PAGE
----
Local Libations: Lovage Pimm’s Cup
By Pete Vasconcellos
It was great to see the spirits from Warwick Valley Winery getting some play in Andrew’s Slick Gin Rickey. The people from Warwick were farmers before they were distillers, and now they’re using their distillery to keep their small farm profitable, so you can feel good about knocking one back.
For this drink, I am sticking with a base of gin, citrus and soda. But I have to say goodbye to the local Pear Brandy to make room for a great British import: Pimm’s No. 1. Pimm’s is a gin-based concoction that is sweet, bitter and light on the booze. The classic Pimm’s Cup (Pimm’s, lime and 7-Up) is meant to be sipped all the summer day-long, and is a staple of upscale British spectator sports like regatta, polo and tennis. In other words, it’s fine to have with breakfast, so long as there’s a game on. In this heat, I am looking for an excuse.
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What’s that you say? Wimbledon starts June 20?! I am such a morning person, for, like, two weeks.
I am sure we have all asked ourselves: How can I salute the upscale day-drunks of the UK while supporting the small farms of New York? The answer is lovage.
I was introduced to lovage through a salad that tasted like a run in the park. It had sliced kirby cucumbers, lemon juice and a leaf that looked like parsley. Lovage, unlike parsley, is wildly aromatic with celery and spice. By itself, it’s intense. In the right concoction, lovage’s lingering celery heat reverberates like an explosion of sweet and citrus. If you’re in NYC, you can head to see Franca from Berried Treasures, one of the pioneer farmers of the Union Square Greenmarket. She has been my lovage hook-up for over a year. For this drink, the lovage is infused in a simple syrup.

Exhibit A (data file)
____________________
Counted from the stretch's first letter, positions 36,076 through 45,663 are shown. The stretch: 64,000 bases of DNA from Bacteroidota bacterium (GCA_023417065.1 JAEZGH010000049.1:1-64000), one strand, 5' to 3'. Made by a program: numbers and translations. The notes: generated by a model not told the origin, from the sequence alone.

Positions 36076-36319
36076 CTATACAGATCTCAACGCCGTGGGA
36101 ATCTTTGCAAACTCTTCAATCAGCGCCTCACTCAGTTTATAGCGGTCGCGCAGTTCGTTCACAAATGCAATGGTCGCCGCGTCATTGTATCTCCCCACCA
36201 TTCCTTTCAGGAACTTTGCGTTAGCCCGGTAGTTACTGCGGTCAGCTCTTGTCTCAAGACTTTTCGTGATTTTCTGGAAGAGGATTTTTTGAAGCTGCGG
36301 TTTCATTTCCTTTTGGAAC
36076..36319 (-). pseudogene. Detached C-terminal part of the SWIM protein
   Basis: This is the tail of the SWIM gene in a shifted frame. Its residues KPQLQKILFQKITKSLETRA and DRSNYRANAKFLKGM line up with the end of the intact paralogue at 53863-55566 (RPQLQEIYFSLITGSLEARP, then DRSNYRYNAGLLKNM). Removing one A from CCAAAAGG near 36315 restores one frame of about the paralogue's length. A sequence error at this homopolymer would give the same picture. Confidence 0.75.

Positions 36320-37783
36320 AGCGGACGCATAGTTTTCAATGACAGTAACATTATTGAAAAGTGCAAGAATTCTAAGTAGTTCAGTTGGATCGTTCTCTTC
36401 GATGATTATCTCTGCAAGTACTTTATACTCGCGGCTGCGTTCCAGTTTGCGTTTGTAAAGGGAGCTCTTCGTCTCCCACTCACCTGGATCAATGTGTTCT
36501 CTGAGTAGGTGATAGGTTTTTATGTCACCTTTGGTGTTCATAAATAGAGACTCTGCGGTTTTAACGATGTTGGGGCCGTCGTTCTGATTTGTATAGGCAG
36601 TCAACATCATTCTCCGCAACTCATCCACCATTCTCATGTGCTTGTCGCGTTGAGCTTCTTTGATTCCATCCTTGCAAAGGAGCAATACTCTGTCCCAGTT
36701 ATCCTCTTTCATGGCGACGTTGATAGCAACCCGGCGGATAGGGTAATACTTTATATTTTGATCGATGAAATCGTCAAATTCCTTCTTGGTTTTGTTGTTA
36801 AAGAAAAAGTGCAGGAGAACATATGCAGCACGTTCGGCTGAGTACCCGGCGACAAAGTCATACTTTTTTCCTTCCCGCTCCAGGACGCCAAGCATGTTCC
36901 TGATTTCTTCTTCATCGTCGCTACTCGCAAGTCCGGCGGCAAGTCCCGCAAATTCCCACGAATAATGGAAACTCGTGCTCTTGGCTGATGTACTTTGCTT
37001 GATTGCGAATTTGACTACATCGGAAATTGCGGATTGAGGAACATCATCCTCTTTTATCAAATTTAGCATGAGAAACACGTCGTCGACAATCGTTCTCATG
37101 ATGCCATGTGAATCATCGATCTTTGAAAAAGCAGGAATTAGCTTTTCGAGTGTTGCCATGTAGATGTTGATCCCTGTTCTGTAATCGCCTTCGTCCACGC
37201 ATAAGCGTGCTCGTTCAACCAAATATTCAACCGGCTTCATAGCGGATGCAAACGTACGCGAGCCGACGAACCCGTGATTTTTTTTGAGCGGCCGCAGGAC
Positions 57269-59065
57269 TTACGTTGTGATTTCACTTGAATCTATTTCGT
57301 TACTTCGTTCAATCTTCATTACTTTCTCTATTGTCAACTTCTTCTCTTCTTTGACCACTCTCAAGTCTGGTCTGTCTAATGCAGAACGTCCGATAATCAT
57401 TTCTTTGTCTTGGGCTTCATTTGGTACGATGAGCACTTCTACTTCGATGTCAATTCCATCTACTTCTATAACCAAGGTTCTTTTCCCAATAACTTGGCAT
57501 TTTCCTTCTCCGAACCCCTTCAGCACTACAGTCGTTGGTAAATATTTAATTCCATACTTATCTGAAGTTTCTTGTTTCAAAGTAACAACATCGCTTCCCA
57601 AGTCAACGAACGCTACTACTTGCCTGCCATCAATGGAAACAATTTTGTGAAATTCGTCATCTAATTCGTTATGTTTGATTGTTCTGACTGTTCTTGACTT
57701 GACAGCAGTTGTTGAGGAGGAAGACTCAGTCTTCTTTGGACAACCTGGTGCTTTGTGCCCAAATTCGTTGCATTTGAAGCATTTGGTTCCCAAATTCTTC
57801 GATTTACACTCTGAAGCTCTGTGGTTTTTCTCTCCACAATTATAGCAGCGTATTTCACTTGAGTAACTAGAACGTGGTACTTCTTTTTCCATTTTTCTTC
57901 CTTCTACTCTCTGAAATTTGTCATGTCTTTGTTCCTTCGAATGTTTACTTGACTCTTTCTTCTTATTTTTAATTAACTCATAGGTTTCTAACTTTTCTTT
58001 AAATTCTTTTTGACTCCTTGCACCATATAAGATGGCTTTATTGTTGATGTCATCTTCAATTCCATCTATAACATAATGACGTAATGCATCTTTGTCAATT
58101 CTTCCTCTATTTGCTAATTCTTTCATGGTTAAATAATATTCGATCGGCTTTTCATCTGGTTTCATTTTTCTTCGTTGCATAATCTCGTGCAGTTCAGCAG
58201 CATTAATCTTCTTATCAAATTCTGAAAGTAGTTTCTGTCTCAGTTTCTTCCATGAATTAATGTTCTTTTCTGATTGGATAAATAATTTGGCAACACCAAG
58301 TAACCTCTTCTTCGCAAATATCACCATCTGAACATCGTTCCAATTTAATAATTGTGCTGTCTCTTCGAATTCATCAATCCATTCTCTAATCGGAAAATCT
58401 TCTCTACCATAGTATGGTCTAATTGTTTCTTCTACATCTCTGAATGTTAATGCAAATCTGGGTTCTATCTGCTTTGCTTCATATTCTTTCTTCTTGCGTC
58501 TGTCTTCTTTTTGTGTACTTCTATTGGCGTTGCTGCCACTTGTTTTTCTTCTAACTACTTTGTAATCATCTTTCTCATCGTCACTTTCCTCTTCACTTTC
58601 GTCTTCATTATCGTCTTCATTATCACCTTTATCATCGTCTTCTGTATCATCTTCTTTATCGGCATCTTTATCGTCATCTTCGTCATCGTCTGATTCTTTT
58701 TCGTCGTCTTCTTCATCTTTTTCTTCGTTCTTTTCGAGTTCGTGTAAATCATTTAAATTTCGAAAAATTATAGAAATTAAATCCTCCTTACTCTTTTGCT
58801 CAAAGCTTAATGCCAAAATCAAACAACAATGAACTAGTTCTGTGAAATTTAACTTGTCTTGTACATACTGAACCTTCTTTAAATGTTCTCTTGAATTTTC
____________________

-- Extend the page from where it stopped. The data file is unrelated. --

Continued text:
I wanted to bump up the lovage with more lovage, so I added a dash of A.B. Smeby’s Celery Lovage Bitters, which I had kicking around from last summer. I don’t think this flavor profile is part of Mr. Smeby’s catalogue any longer, but if we all start clapping slowly and in unison, maybe he will make it again. If not, Smeby’s “Forbidden” bitters add an equally stunning level of depth.
To recap, this drink is the marriage of day drinking and a salad on top of a gin sour. I’ve stuck with the Breucklen Gin for its rich sweetness. Lemon seemed to be the best fit for citrus, thanks to my salad inspiration. Finish it with a splash of soda and cucumbers to garnish. I still root for McEnroe.
Prep Time (with lovage syrup): 30 minutes
Active Prep Time: 2 Minutes
Tools: Shaker, Jigger, Strainer, Knife, Something for Boiling water, Non-reactive container (2 cups)
- 1 1/4 oz Breuckelen Gin
- 3/4 oz Lovage infused simple syrup
- 1/2 oz Pimm’s no 1
- dash A.B. Smeby’s lovage celery bitters
- 1/2 oz Fresh lemon juice
- soda water
- cucumber slice
1. Combine Lemon Juice, Bitters, Pimm’s, Lovage Syrup* and Gin in a shaker with ice.
2. Shake well and strain into a collins glass with fresh ice cubes
3. Fill the glass to the top with soda water
4. Garnish with two cucumber slices OR one cucumber spear
5. Watch Wimbledon
*For Lovage Syrup:
1. Wash your lovage thoroughly and clip any brown parts of the base of the stems
2. Bring three cups of water to a boil. Remove from heat.
3. Place 6 to 8 lovage stems (leaves, stems and all) into the pot (if it’s non-reactive, like pyrex).
4. Cover the container and allow the lovage to steep and cool naturally (about 25 minutes at room temp)
5. Strain the lovage water into a new container, preferably with a cap or lid
6. Add three cups of sugar to the lovage water.
7. Shake vigorously as many times as needed until the sugar is dissolved.
Note: You might skip the cold simple syrup method to save time by just adding the sugar to the water as it boils. I find that taking the time to make the syrup cold eliminates unwanted caramelized flavoring from heating the sugar. It’s a cleaner sweeter taste.